“We feel our niche is a little narrower than a lot of (advocacy organizations),” Norris explains. “We don’t do patient support. A lot of organizations do a brilliant job of that, but we try to do patient education—we try to be a liaison between the lung cancer research community and the lung cancer patient community.”

The organization’s website ( includes a section for patients in which top lung cancer researchers answer a wide variety of questions: Do I need a second opinion? What are the latest treatments available besides chemotherapy and radiation? What do I need to know about genetic mutation testing? What do I need to know about clinical trials?

One obstacle Norris encounters frequently is an age-old obstacle that still hasn’t gone away yet—the stigma of lung cancer.

“After all the years I’ve been doing this, now I’m finally getting people telling me that lung cancer is not necessarily caused by smoking,” Norris says. “Before, when I told people about my husband having lung cancer, the first question out of anybody’s mouth was, ‘Did he smoke?’ I wanted to say, ‘What difference does it make? Thanks for the empathy, compassion and support.’ I guess we’re slowly getting there, but the stigma is still pretty prevalent, and that raises a challenge in fundraising.”

The good news, though, is that great strides are being made in the battle against lung cancer—strides that should continue as long as the increase in funding continues.

“I am blown away by the progress that’s been made,” Norris says. “When we first started, we were trying to talk about hope when there wasn’t much hope. And now, our cup of hope runneth over.”

She points to her own family’s experience with lung cancer nearly 20 years ago to show how much progress has been made.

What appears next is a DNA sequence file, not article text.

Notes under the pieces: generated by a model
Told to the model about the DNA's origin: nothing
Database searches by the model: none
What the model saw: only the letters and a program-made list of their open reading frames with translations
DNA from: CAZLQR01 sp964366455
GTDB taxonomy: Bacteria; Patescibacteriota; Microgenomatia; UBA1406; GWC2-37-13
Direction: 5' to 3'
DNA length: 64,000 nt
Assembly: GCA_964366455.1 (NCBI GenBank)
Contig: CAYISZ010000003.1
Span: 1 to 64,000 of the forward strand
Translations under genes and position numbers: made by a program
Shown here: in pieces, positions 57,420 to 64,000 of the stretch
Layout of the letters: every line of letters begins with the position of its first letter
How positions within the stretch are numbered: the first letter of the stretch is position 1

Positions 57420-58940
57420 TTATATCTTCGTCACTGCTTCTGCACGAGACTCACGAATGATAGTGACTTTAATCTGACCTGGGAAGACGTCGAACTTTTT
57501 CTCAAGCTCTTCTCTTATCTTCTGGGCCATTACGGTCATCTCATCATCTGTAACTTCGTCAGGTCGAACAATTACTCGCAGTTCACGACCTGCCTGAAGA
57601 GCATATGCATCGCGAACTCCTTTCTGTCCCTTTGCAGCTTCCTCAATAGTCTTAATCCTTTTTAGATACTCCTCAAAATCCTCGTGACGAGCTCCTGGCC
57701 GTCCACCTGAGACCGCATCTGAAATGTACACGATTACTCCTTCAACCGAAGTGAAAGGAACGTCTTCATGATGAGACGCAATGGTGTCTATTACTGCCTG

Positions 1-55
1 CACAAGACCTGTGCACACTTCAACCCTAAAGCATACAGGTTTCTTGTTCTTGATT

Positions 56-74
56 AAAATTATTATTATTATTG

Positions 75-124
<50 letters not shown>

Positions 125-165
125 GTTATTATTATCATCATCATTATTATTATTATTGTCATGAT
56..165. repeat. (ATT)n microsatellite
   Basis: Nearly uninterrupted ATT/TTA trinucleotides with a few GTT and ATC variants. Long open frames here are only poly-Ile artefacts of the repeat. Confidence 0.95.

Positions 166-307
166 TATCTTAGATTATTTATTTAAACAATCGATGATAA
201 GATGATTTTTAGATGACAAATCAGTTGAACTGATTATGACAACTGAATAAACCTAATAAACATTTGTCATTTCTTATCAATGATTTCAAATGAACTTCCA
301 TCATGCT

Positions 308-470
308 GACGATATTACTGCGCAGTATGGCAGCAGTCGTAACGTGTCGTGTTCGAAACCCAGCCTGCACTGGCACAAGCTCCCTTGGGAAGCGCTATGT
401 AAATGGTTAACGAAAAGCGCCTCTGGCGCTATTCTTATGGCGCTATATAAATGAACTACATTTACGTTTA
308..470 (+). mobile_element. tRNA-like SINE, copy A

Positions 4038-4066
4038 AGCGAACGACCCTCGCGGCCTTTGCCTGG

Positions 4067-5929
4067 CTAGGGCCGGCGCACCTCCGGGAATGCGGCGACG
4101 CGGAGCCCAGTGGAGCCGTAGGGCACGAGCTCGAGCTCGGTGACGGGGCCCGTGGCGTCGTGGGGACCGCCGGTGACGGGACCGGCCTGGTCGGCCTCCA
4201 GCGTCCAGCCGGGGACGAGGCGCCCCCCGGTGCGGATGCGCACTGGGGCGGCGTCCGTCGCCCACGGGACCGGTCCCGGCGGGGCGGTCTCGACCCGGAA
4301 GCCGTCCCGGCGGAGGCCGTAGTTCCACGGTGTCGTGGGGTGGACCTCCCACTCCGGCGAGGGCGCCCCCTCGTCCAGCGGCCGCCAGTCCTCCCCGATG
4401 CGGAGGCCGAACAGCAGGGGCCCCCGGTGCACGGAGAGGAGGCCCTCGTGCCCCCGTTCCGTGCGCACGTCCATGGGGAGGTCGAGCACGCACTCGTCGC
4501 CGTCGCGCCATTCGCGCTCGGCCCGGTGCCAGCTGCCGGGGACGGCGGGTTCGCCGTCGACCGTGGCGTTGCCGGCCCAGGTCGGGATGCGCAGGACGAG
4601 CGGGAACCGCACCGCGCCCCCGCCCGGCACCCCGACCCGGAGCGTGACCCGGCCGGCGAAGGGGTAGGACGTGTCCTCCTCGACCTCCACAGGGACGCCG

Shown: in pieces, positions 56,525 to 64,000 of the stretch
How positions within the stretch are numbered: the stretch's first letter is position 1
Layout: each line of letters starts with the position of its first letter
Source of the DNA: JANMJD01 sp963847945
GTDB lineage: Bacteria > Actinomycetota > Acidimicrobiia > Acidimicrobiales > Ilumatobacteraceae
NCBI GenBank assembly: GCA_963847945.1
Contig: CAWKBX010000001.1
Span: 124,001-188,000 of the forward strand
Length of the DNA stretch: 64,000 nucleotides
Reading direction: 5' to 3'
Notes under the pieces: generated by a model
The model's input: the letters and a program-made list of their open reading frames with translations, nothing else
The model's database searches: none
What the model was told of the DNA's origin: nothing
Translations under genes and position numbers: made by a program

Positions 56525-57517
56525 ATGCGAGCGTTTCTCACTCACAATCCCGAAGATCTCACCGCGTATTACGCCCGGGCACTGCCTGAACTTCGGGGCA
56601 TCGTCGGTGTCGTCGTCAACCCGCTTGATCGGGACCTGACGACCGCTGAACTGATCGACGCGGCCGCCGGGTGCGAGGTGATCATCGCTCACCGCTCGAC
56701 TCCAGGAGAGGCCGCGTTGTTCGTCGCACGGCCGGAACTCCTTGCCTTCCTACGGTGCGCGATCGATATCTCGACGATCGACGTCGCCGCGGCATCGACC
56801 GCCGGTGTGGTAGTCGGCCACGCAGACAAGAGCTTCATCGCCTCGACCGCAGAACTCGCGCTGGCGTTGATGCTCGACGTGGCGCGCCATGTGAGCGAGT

“When my husband was going through this, the only treatments available were chemo and radiation,” she says. “He went through five clinical trials, and some of them extended his life a little bit, but not much. But now, it’s almost hard to keep up with all of the advancements, which is exciting. Now there’s targeted therapy, immunotherapy, stem cell therapies, liquid biopsies—all of these will have a dramatic impact on the lives of lung cancer patients.”

By Jimmy Tomlin

When Whitney Spagnola lost a dear friend to lung cancer nine years agoBonn_Addario, the experience opened her eyes—and she, in turn, opened her heart.
“She was only 45 at the time, and she had been very healthy and leading a life very much like mine, raising young children,” Spagnola recalls of her late friend, Liane Glave. “Then she was diagnosed with lung cancer, and in a very short period of time she lost her life, and it changed her family’s life forever.”

The experience changed Spagnola’s life, too, leaving a gaping hole in her heart that needed mending.

“I felt like I needed to do something for my own healing,” she says.

That’s how Spagnola, of Los Gatos, California, soon found herself volunteering with the Bonnie J. Addario Lung Cancer Foundation in nearby San Carlos. Established in 2006 by lung cancer survivor Bonnie Addario—who overcame a grim prognosis and survived the disease—the foundation quickly became an important part of Spagnola’s life.

“Someone introduced me to Bonnie,” she says, “and when you meet Bonnie, you just instantly fall in love with her. She’s real and personal, and she has so much compassion and love that you want to be a part of what she’s doing. I wanted to jump in and help, so I got involved—I became one of her soldiers.”